WASHINGTON (July 29, 2014) – Emerging “peer production” markets could unlock trillions in previously dormant capital, making it essential that lawmakers and regulators do not strangle these new business models before they have the opportunity to develop, two R Street Institute senior fellows write in a new paper.

Co-authored by R Street Executive Director Andrew Moylan and Editor-in-Chief R.J. Lehmann, “Five principles for regulating the peer production economy” finds that new technologies and changes in the way we communicate have created more opportunities for individuals and small groups either to develop and build upon innovative ideas or to bring their marginal capital and labor into productive use.

With new services like Lyft, Airbnb and Etsy connecting buyers directly to sellers, the peer production economy has helped to democratize production, liberate underutilized capital and reduce costs for consumers and producers.

“In some cases, this shift has allowed small startups to threaten dominant market incumbents, as long-standing asset-intensive firms now must compete with new firms than can tap the resources of privately held assets by individuals who aren’t using them fully,” Moylan and Lehmann write. “Overall, the effect has been to eliminate many of the benefits of being big.”

“Alas, the development of these new modes of doing business has been threatened by legislators and regulators – particularly on the state and local level – who in too many cases attempt to apply regulatory models developed in an earlier era to the individuals and small firms that are innovating through peer production,” they add. “These actions do little to protect consumers, but rather they prevent innovative ideas from coming to market and keep potential service providers sidelined.”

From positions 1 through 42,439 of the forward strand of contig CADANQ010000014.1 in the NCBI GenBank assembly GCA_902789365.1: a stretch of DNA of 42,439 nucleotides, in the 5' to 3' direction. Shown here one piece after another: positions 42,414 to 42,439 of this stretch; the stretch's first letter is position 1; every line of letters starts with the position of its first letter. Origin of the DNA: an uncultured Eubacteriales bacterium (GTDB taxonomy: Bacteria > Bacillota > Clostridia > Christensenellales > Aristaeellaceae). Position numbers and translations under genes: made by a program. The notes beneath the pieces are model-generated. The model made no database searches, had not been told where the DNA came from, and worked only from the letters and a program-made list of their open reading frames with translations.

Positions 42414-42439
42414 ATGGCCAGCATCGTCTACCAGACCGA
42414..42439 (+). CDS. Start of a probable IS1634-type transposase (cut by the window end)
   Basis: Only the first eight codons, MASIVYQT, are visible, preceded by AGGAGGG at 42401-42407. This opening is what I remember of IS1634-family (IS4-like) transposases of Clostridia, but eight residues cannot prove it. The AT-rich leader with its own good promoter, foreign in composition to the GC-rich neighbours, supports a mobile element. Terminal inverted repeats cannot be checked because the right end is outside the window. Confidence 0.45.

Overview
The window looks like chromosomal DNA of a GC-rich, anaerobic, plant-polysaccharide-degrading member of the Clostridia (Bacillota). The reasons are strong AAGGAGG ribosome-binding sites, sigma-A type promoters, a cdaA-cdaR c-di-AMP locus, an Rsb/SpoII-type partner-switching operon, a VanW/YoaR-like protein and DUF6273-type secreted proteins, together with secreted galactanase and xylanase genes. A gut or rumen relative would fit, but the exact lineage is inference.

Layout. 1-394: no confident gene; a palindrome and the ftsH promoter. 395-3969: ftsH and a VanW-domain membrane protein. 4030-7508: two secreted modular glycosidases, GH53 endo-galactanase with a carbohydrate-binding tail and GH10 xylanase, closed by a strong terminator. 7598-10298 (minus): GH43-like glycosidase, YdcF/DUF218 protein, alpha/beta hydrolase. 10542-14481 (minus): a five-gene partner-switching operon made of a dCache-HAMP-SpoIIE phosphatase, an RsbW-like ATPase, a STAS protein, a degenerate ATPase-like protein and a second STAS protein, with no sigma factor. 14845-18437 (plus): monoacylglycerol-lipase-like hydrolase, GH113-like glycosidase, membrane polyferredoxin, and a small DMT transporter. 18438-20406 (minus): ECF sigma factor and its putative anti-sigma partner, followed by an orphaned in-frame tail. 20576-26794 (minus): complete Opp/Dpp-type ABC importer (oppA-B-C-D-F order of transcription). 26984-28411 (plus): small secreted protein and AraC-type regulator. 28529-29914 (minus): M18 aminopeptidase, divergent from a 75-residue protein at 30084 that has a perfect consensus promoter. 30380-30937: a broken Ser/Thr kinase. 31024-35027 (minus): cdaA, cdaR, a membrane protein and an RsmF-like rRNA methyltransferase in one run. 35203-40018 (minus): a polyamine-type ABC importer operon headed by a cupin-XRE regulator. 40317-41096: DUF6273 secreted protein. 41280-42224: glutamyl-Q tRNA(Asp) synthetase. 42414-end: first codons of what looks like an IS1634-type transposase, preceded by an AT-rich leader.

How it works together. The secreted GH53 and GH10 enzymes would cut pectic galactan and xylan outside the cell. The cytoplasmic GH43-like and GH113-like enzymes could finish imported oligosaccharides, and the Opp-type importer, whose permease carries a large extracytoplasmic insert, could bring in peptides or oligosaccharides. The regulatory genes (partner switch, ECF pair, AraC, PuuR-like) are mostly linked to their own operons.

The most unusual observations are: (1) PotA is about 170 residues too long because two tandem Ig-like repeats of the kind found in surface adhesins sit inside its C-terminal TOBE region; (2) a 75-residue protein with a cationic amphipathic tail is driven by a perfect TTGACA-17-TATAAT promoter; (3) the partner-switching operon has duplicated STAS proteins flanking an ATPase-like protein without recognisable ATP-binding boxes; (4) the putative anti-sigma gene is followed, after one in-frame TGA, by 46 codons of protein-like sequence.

The authors lay out five principles for legislators and regulators to take into consideration when thinking about how to regulate the peer production economy.

Regulators should tread lightly, allowing firms and industries to self-regulate to the extent practical. They also should consider using existing market-regulating instruments, such as insurance contracts and surety and fidelity bonds, rather than prescriptive regulation.

The authors also recommend reduced reliance on occupational licensing and that regulators exercise extreme caution before any attempt to determine the “right” balance of buyers and sellers. Finally, regulators and legislators should strive for neutrality in regulation, so as not to benefit either incumbent or emerging business models at the expense of others.

“At a minimum, regulators should think very carefully about banning any peer production activity that isn’t already banned and should review existing laws to assure that policies created for one purpose do not place an undue burden on the sharing economy,” the authors write. “With a sensible, minimal regulatory structure, the peer production economy can and will create enormous new wealth, generate jobs and put previously underutilized resources to work,” said Moylan.

The full paper can be found here:


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